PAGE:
The International Labour Organisation (ILO) has long had an office in Myanmar that focused on ending forced labour, a practice used by the former military regime, but the ILO’s work also includes supporting freedom of association, safe labour migration and ending child labour.
The latter problem remains common in Myanmar. The practice of using children from poor families as live-in housemaids and servants at homes, restaurants and stores carries particular risk, as children are isolated and vulnerable to abuse by their employers.
A Myanmar Now reporter recently informed police about severe abuse and slavery-like conditions suffered by two teenage maids at Ava Tailor Shop in Yangon. Last month, the case and its subsequent mishandling by the Myanmar National Human Rights Commission sparked public outrage and led to the dismissal of four commissioners.
Myanmar Now spoke with ILO representatives Hkun Sa Mun Htoi, National Project Coordinator LIFT, and Wai Hnin Po, National Project Coordinator at TRIANGLE 2, about the problem of child labour in domestic work.
Question: What sort steps should be prioritised to ensure safe working conditions for domestic workers?
Hkun Sa Mun Htoi: They have not yet received legal protections for their profession at home, nor abroad. The government has not lifted bans on (sending Myanmar maids) overseas (for) domestic work. However, Singaporean authorities said Myanmar domestic workers come into their city state almost every day. As their jobs are unregulated in Singapore, they remain neglected and fail to enjoy labour rights or legal protection.
Wai Hnin Po: In addition to legal protections, attitudes towards housemaids should be changed. Gender discrimination is another issue for domestic workers. Both the government and individual organisations need to pay more respect to the profession of domestic worker and take steps to prevent discrimination, torture and abuses.
Q: Recently, there was much public anger over the abuse of two teenage maids in a Yangon tailor shop. Why are such cases happening?
HSMH: Poverty is considerably high in Myanmar. Children leave school at an early age. Some will work as waiters at teashop or as housemaids. The employers treat these children as movable property and many abused children will flee from their job.
WHP: Myanmar ratified the ILO Convention 182 (on the worst forms of child labour) in December 2013 to prevent slavery or abuse. The age limit of child workers in Myanmar is between 14 and 18 years, but children under 14 are often working. It is difficult to prevent this problem because of the poverty of many households.
Q: Domestic workers inside Myanmar are usually arranged through unregulated private brokers. Should there be official job agencies for maids?
WHP: The Kayin Baptist Convention has had four organisations for women’s affairs in Yangon for over a decade. They provide assistance to local domestic workers through job training and by arranging contracts between the employers and domestic workers. They also negotiate among the workers and employers to ensure both parties are satisfied. Such organisations are also needed in other areas of the country.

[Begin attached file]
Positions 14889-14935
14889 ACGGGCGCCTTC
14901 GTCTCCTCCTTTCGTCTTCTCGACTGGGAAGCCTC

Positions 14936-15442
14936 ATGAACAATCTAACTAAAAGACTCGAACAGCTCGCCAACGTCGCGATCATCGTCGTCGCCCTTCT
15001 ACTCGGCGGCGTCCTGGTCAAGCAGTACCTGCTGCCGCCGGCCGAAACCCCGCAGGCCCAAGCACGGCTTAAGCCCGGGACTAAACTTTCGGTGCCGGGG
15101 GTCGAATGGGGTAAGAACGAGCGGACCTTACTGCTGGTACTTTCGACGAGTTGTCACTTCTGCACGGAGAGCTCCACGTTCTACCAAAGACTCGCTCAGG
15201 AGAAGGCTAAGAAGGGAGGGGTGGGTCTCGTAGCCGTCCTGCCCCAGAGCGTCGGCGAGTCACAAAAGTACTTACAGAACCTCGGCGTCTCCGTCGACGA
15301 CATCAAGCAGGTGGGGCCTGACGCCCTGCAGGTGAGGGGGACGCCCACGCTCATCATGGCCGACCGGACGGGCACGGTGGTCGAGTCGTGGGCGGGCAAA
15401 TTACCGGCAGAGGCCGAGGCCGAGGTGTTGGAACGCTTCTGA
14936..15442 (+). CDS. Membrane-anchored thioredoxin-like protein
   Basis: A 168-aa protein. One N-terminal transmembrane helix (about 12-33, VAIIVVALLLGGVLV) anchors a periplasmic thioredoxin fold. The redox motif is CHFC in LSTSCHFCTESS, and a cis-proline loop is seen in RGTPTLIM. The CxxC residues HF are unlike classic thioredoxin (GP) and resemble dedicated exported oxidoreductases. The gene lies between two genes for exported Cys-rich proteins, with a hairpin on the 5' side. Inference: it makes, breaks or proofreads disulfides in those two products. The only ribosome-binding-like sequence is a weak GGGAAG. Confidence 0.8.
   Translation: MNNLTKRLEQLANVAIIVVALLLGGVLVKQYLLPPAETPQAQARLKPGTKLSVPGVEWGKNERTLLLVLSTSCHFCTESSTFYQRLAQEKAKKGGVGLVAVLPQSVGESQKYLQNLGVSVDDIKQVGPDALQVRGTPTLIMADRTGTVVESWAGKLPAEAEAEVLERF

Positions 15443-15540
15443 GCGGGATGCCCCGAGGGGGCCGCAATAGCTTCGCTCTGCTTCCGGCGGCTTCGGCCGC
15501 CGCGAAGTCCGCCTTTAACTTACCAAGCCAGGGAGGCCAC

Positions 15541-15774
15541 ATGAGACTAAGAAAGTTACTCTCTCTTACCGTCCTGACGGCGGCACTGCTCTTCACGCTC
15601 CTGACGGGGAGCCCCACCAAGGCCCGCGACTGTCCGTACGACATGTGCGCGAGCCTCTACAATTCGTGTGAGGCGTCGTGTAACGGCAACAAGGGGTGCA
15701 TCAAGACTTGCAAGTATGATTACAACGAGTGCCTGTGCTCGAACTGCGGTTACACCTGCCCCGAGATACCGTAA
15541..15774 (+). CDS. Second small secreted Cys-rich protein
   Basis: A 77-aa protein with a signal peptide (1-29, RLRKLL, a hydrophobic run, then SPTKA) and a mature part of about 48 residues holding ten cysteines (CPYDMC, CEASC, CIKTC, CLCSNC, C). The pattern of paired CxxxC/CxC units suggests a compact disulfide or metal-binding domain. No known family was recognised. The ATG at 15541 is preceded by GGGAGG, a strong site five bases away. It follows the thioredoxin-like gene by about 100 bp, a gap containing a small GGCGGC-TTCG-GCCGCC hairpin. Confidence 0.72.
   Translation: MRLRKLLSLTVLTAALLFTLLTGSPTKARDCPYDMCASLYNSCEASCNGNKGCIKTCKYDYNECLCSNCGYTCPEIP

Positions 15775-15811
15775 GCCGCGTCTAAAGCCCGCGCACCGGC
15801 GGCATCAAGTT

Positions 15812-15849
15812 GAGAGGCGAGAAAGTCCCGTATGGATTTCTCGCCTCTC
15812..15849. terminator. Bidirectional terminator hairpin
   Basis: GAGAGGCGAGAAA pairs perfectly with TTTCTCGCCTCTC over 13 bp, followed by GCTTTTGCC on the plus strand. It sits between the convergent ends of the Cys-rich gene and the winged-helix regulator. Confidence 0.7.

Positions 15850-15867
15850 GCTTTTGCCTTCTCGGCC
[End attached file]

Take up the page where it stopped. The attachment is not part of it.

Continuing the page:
Q: What is the situation with regard to unofficial brokers who supply housemaids? And how can they be regulated?
WPO: I have no exact data on this problem and cannot find it. But I believe official local employment agencies would be more trustworthy than unofficial brokers. Better labour laws are also very important to prevent the dangers of unofficial brokers.
Q: How can employers’ treatment of domestic workers be improved?
HSMH: Knowledge about the rights of domestic workers should be disseminated among the public. Some housemaids are not even allowed to go outside. It will be quite difficult to persuade such employers to treat domestic workers better, but we need to persuade them. Job contracts for domestic workers should also include their working hours, salary and so on, to avoid disputes between employers and workers.
WPO: Domestic workers are included as a category of workers in the labour law. However, they do not enjoy official working hours, wages or off-days in accordance with the law. So, they face many problems. I would like to suggest that instead of enacting a separate law for domestic workers, provisions should be adopted into current labour law that help protect and promote their rights. Only then, could we persuade the employers to take part in protecting the rights of housemaids.
Q: Which sort of provisions should be included in labour laws?
WPO: The law should include the maximum working hours per week, off-days and so on. They should enjoy the official minimum wage rate, social welfare and healthcare programmes, and be able to have contact with their family. The number of offdays for them has been set in ILO Convention 189; they should enjoy at least one off-day per week.
Q: Is the ILO taking any steps to improve the conditions of housemaids?
HSMH: We are organising more workshops and conferences to promote the role of housemaids. We are passing on messages of stakeholders in this sector. We will also disseminate information received from our partner CSOs and labour organisations.
WHP: These messages can effectively reach the public if we use radio and television. We often found both the house owners and domestic workers do not see the value of household work. The domestic workers need to appreciate their own jobs. A minimum age should be set for domestic work to avoid problems.
Q: Do you think housemaids need training programmes for their work?
HMSH: Housemaids should get training. It is a win-win for both the employers and employees.
WHP: Training programmes for the housemaids should be done either by the government or the private sector.
Courtesy of Myanmar Now